Mr. Noodle

Mr. Noodle
Mr. Noodle

Friday, October 30, 2015

September 2014 part 2: stranded in the desert

It's sort of fun going back through my photos from last year to see what I took photos of, which means documenting what we were doing. We had adventures!

We've been thinking about buying a plot of land in the Nevada desert. It's super cheap if you don't mind being hours of driving from somewhere, which is fine with us. Our destination was sort of the middle part of northern Nevada but we left a bit later than we planned and ended up staying the first night on BLM (Bureau of Land Management) land somewhere around Elko, Nevada. We arrived at our spot on the dark so couldn't really see what we were getting into, but somehow managed to put up our tent and get a good night's sleep in. When we woke up, this was our view:

If you've never been desert camping, I highly recommend it. It's dark, quiet, and has no mosquitoes. Also the smell of desert sage is lovely. Sure you have to watch out for snakes and scorpions at higher elevations, but that hasn't been an issue for us. On this particular morning, it was so lovely to just get up, put on some shoes, make coffee and sit in my camp chair.

Some sort of ant hill?

While I was sitting in my camping chair, drinking my excellent camp coffee, a couple of antelope pranced by and one came close enough to say hello! It was quite a magical moment.

Mr. Cupcake checked out the cactus.

Oh hey don't mind the cattle moseying by.

We put the truck in 4WD and climbed some pretty steep terrain to check out this plot but we decided it did not suit our needs. It was interesting though, there was evidence of some structure built out of rocks on the top of the hill, long since unused but you wouldn't be able to see it until you are 20 feet away from it.

Don't worry, dead snake is dead.

Well then we packed up and headed west towards Battle Mountain. There were some properties just south of the town we were going to go look at. We were about 11 miles out of the town when suddenly we realized the AC stopped working (which is a problem when it's 85 degrees in the desert) and then Dan knew we were doomed. The battery wasn't charging which meant that we were minutes away from not being able to drive the truck.

We turned around and got not very far when the truck died. It was a Sunday, 1:30pm. The only auto parts store in Battle Mountain that was open on a Sunday was Napa and they closed at 3:00 and they don't deliver. What do we do? With no truck battery we also had to conserve our cell phone batteries. We weren't there long when a grumpy old timer came by to see what we strangers were up to, gave us a boost and advised us to drive as fast as we can into town. Meanwhile, Dan called back to the unhelpful Napa guy and ordered & paid for a battery and alternator, please leave it outside, we'll find some way to get it. So we got about three miles towards down on the charge from the old guy before the truck died again. Now we were only eight miles away. Stranded. 2pm.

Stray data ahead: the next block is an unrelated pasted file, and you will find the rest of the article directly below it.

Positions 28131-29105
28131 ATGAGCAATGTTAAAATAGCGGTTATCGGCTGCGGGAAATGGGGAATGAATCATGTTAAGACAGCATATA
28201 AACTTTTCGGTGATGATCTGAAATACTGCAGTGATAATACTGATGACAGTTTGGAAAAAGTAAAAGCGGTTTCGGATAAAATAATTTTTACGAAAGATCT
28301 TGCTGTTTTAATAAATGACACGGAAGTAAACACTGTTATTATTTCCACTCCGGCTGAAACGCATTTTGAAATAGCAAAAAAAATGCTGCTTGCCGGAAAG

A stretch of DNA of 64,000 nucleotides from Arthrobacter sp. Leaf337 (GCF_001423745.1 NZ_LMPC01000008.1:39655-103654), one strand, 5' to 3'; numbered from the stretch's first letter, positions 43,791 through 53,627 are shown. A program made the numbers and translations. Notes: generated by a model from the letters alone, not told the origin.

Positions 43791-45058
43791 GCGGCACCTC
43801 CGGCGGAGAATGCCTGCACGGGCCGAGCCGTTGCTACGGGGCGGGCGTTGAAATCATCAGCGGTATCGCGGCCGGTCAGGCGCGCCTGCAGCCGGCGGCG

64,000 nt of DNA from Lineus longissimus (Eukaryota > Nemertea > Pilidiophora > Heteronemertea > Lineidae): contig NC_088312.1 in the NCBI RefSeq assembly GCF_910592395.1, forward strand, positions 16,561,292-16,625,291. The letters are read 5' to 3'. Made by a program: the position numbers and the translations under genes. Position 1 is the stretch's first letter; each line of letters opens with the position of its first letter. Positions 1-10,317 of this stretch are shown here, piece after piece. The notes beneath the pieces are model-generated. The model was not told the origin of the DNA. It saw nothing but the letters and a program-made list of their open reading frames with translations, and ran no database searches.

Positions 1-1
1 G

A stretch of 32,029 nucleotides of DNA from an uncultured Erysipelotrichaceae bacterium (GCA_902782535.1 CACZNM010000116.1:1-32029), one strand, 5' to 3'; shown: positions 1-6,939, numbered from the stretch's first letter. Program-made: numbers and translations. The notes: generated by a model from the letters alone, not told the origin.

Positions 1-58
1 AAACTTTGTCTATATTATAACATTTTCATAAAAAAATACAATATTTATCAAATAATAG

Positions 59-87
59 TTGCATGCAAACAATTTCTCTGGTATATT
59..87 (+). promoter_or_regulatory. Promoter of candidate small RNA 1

This was a lonely country road with not much traffic. Still, you'd think that people driving by seeing a vehicle with their hood popped and then two people walking towards town who are obviously not from the area would maybe, maybe! stop and say "hey do you need any help?". Now to be fair we didn't stick out our thumbs or anything but already Battle Mountain seemed like quite an unfriendly place. Not even the cops who drove by twice stopped to investigate.

So we walked for 5 miles on a Sunday afternoon in 85 degree weather. We had about a litre of water between us. After walking for an hour and a half on a hot gravel road, I had severe blisters on my feet so when someone finally stopped and offered us a lift into town, of course we gratefully accepted.  The guy lived outside of town, was just running in to the grocery store, and on hearing our story, gladly gave us a lift back to our truck with the 40-pound battery and alternator. He wouldn't take any money for his kindness (so there is one nice person in Battle Mountain).

Dan had the tools to get the new battery in but not the alternator. We drove to the O'Reilly in Elko (Dan knew they would be open late on a Sunday), borrowed tools and the tester, only to discover Napa had given us a faulty alternator. At this point, we were dirty, dusty, sweaty, hungry and tired, so we decided instead of camping again we'd get a motel room and finish dealing with the truck in the morning. Meanwhile, I could barely walk for the painful blisters on my feet, so I was happy to have a bath.

The next day (Monday now) we went to the Elko Napa (much more friendly) and they not only replaced the alternator and provided tools for the installation, but they also upgraded the alternator to a better quality one at no extra charge.

Then we drove home. The end. 

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